Bank Counter offer after acceptance?

8 Replies

I made an offer on a foreclosure (REO) property in my area. The company handling the foreclosure for the bank accepted my offer 3 months ago and informed us that the bank would take about 4 months to close the deal.

Yesterday, the bank replied countering our offer from $325K to $375K.  Has anyone seen this before?  I figured once the offer was accepted, that the price was set.  How can the bank counter our offer this late in the game?  We are countering back with the list of repairs and bids we have from contractors to demonstrate the house is not worth the amount they are asking, but I am unclear how this is working.

Any insights would be helpful.

425-533-0907

Did you miss a deadline to extend?

Did the bank sign the contract, and if so do you have the signed by both parties document? If so I imagine you have some ammunition to go back and state you had an agreement. If you never received a signed contract at your agreed to price, then truthfully it sounds like someone agreed to it verbally who had no ability to do so.

There is a signed P&S agreement with the price and conditions clearly stated. The foreclosure administrator is claiming they accepted, but the bank can counter, but there is nothing in the contract about that. Thus the confusion.

Have any of you go through a sale like this?  One where you are buying through a foreclosure administrator rather than the bank directly?  If so, what was your experience?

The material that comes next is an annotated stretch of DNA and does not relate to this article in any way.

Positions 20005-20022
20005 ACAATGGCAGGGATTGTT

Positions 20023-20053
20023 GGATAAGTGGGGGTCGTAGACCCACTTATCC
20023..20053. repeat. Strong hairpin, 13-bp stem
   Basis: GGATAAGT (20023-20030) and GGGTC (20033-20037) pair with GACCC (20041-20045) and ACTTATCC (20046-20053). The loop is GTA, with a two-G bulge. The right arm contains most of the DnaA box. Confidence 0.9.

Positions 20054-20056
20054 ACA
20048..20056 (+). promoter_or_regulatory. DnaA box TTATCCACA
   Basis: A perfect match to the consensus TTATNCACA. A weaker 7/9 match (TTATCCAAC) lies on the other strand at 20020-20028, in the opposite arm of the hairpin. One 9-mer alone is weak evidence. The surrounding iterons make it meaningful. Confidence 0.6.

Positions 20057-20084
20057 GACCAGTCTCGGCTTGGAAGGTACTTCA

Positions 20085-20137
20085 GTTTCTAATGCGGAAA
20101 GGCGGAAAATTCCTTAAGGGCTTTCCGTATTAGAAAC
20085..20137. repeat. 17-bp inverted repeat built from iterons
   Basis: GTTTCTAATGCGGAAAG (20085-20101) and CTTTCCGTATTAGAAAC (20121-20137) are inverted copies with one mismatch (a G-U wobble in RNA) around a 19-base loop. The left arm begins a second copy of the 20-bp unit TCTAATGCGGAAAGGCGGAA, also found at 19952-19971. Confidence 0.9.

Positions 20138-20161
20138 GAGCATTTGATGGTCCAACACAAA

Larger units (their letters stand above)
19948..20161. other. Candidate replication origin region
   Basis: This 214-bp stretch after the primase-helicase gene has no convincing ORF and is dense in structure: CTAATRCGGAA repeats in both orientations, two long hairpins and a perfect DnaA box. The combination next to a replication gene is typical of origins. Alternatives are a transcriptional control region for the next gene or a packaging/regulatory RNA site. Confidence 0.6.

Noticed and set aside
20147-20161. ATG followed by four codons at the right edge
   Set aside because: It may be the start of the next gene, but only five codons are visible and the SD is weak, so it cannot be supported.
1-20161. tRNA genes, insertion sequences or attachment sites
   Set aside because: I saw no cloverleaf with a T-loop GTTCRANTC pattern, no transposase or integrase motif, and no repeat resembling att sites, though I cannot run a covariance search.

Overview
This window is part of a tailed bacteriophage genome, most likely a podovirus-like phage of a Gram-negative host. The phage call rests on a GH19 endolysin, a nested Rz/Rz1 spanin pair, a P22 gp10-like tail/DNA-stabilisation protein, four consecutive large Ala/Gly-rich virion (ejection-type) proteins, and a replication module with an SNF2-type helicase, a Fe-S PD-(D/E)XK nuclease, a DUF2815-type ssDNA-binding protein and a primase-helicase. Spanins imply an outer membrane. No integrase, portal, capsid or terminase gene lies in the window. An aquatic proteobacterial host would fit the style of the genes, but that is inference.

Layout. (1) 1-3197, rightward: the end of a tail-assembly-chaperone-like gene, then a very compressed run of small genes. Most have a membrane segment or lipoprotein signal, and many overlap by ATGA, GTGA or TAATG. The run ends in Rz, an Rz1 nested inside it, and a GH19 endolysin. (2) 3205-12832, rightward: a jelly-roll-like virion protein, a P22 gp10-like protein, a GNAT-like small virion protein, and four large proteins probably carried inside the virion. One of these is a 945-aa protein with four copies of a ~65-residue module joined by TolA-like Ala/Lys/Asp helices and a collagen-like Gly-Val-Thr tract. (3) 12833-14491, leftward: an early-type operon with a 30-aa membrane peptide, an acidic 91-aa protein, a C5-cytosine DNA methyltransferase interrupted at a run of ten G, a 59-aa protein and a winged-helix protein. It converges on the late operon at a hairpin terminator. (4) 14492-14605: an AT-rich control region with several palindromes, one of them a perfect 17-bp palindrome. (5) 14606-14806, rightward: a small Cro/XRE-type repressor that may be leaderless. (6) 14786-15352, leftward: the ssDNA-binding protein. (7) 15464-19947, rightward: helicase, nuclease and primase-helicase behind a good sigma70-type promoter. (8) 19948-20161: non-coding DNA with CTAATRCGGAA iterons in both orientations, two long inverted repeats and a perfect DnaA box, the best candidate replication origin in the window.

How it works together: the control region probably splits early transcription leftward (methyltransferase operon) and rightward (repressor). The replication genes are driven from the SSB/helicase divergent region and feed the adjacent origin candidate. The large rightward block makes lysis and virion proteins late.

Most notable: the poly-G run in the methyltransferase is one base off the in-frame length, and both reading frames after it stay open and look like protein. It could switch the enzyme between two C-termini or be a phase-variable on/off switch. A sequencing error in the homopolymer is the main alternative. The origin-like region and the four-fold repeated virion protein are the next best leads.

425-533-0907

Most likely there was a contingency in the initial offer that the contract needed to be approved by XYZ at the bank.  This is very typical in a short sale (not a bank owned)  In a short sale, buyer and seller agree to a price and hten submit to bank for approval,  The bank then does their due diligence to see if that price is good, sellers have a hardship, etc.   At that point, they counter to the buyer.

If they told you it was going to take a few months for approval, this is probably what happened.  Read through the entire contract and listing. 

Ddi you already do inspections, appraisals and all that, or were you waiting for a final approval?

Best of luck 

Originally posted by @Christine Kankowski :

Most likely there was a contingency in the initial offer that the contract needed to be approved by XYZ at the bank.  This is very typical in a short sale (not a bank owned)  In a short sale, buyer and seller agree to a price and hten submit to bank for approval,  The bank then does their due diligence to see if that price is good, sellers have a hardship, etc.   At that point, they counter to the buyer.

If they told you it was going to take a few months for approval, this is probably what happened.  Read through the entire contract and listing. 

Ddi you already do inspections, appraisals and all that, or were you waiting for a final approval?

Best of luck 

This is an REO, not a short sale. OP said they told him it would take a few months to close... not to obtain approval.

Very odd. 

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